Politics play a central role throughout the production, with references to the rising Red Scare, Henry Wallace and the Progressive Party, and the country's inaction during the onset of the Holocaust.  The common thread, as with most things, is the human element - what people are and are not willing to do based upon what is politically convenient or what is socially acceptable.

The 1950's is often seen as a golden age in the United States - a post-war emergence of American supremacy coinciding with political and cultural consensus and conformity.  Unfortunately, such conformity meant that challenging the status quo was simply not "acceptable."  Racism, bigotry, ignorance, and the scapegoating of minorities were commonplace, and went unchallenged for far too long.  While I would like to think we have reached a point of enlightenment where such traits are less prevalent, one need only cast a quick glance at the current presidential race to see that, in fact, the more things change, the more they stay the same.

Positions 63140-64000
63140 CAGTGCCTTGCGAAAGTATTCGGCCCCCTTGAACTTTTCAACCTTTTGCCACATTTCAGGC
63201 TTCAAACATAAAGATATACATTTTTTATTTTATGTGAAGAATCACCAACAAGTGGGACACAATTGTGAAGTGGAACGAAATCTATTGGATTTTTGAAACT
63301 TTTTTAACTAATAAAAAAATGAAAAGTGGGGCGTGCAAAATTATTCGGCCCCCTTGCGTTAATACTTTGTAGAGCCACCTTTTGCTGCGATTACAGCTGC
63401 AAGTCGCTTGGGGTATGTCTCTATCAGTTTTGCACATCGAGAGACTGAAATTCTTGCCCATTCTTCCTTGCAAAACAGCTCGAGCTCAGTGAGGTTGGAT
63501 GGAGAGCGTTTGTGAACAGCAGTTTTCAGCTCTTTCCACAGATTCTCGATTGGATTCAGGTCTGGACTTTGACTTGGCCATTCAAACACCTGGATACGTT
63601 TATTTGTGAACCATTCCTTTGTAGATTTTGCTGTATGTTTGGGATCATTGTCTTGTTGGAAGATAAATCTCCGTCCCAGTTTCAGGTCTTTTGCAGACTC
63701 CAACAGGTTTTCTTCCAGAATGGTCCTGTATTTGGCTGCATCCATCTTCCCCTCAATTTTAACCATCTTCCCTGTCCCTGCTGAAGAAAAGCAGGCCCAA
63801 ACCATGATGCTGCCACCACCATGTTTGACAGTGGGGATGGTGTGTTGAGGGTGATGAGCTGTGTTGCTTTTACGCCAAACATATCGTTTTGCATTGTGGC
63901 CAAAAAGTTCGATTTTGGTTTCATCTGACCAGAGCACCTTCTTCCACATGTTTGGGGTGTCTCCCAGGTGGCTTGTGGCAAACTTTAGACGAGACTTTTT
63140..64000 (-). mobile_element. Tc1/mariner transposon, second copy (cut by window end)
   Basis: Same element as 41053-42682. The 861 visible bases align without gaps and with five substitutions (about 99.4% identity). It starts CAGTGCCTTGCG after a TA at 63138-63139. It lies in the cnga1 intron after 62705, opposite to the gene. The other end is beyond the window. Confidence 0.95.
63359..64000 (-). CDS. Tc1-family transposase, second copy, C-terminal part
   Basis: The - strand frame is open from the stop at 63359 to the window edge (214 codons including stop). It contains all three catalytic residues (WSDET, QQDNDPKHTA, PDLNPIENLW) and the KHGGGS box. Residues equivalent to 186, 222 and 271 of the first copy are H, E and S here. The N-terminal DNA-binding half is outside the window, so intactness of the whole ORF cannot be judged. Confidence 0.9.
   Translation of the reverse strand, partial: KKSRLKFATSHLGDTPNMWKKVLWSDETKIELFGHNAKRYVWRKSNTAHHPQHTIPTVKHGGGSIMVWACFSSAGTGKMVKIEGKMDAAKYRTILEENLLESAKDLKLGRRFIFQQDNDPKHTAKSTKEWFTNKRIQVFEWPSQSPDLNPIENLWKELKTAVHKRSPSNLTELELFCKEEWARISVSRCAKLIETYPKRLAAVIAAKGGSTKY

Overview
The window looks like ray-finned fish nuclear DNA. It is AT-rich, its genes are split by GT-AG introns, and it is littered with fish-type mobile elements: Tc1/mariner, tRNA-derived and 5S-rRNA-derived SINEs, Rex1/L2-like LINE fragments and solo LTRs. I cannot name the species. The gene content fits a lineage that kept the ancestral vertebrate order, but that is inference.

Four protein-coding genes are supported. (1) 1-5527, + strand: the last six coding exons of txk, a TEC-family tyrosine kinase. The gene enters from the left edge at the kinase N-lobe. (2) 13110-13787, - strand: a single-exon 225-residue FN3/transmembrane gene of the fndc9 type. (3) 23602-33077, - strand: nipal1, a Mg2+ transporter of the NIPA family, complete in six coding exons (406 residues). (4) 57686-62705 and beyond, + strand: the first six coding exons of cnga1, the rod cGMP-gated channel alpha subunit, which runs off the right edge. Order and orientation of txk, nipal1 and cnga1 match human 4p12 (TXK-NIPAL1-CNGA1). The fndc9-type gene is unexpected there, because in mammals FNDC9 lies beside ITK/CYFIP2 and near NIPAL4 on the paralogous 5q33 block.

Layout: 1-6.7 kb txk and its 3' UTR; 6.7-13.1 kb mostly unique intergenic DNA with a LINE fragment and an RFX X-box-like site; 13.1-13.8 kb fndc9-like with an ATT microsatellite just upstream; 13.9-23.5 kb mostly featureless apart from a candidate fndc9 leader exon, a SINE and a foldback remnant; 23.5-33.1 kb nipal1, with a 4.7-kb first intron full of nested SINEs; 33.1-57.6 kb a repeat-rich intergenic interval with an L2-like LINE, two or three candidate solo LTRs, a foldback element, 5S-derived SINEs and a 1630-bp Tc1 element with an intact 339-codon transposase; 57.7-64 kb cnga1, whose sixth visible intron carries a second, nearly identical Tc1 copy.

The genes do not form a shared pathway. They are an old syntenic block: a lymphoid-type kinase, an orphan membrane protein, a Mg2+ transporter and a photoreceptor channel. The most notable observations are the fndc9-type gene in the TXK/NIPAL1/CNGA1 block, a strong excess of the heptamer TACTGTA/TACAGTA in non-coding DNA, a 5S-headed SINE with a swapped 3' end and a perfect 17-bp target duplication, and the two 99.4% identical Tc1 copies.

The quest for elected office has always been marked by the unfortunate implementation of the politics of division - setting one group against another in a twisted cost/benefit analysis resulting in the most efficient net gain of votes.  A cursory search of public comments by certain presidential candidates yields a plethora of remarks that can only be described as ignorant, inflammatory, and divisive.

In other words, they have achieved their desired result.